Northeast Pacific

Tropical Cyclone 02E NHC textual forecast advisory NHC graphical track map

Central North Pacific

There are no active tropical cyclones PDC will resume production of these daily reports when the 2020 hurricane season begins again on June 1st. 2019 Hurricane Season Summary for the Central Pacific Basin The 2019 hurricane season featured five tropical cyclones in the Central Pacific Hurricane Center (CPHC) area of responsibility, which is near the season average. Hurricane season runs from June 1 to November 30. The Central Pacific basin extends from 140°W to the International Date Line. Four to five tropical cyclones occur during an average year. Hurricane Erick was the first tropical cyclone of the season in the Central Pacific, moving into the basin from the east on July 30. Erick rapidly intensified to a major hurricane (category 4 on the Saffir-Simpson Hurricane Wind Scale) later that day, then steadily weakened as it passed far south of the main Hawaiian Islands. Tropical Storm Flossie entered the basin on August 3 and approached Hawaii from the east, eventually dissipating before reaching the islands. Tropical Depression 12-E entered the basin on September 4 and strengthened to Tropical Storm Akoni. Akoni was the first tropical cyclone to be named from the Central Pacific list of names since Hurricane Walaka in 2018. Tropical Depression Kiko entered the basin on September 24 and immediately dissipated. Tropical Storm Ema, the second cyclone to be named from the Central Pacific list of names, developed southwest of the main Hawaiian Islands on October 12. Ema dissipated over the southern portion of the Papahanaumokuakea Marine National Monument shortly before crossing between French Frigate Shoals and Maro Reef. Impacts to the State of Hawaii: Swells from Tropical Cyclone Barbara, which dissipated just before crossing into the Central Pacific basin, led to high surf along east facing shores of the state during July 6-9. Remnant moisture from Barbara also led to heavy rain across Maui and Hawaii Counties during July 8-11. Swells generated by Tropical Cyclones Erick and Flossie led to high surf along east and south facing shores during August 1-6. Moisture associated with Erick also contributed to heavy rain over Hawaii County on August 2, and across Kauai County during August 4-5. Hurricane Season Outlook: NOAA’s 2019 hurricane season outlook issued on May 22, 2019, called for five to eight tropical cyclones in the Central Pacific basin, with a 70% chance of above-normal tropical cyclone activity, a 20% chance of near-normal activity, and a 10% chance of below-normal activity. The 2019 season started with an El Niño event that was expected to last through the fall. Instead, steady cooling commenced early in the summer leading to neutral conditions by the heart of the hurricane season.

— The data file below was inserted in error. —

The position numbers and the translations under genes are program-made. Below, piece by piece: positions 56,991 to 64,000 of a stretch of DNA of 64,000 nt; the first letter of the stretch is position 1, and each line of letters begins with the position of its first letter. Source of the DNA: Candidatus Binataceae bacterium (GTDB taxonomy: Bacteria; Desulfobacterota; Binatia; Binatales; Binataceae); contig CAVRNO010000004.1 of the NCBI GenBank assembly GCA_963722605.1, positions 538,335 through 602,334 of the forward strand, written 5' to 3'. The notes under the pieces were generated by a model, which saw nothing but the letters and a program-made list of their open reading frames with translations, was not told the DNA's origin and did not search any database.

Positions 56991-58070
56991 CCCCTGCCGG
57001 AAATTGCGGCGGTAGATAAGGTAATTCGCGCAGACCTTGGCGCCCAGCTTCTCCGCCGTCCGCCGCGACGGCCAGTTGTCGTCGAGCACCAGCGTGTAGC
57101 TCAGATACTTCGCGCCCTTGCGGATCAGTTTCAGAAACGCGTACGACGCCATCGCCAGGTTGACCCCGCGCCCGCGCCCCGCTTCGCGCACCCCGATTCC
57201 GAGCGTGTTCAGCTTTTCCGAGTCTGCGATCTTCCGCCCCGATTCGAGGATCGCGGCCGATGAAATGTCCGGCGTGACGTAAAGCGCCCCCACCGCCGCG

Western North Pacific

There are no active tropical cyclones Satellite image of this area

South Pacific

There are no active tropical cyclones Satellite image of this area

North Indian Ocean

There are no active tropical cyclones Satellite image of this area

South Indian Ocean

There are no active tropical cyclones Satellite image of this area

Arabian Sea

There are no active tropical cyclones Satellite image of this area   For real-time information on current disasters download PDC’s free Disaster Alert mobile app available for your iOS or Android wwwices today! Also be sure to monitor PDC on Twitter, Facebook, and by accessing the web-accessible Disaster Alert from your computer, phone, or tablet.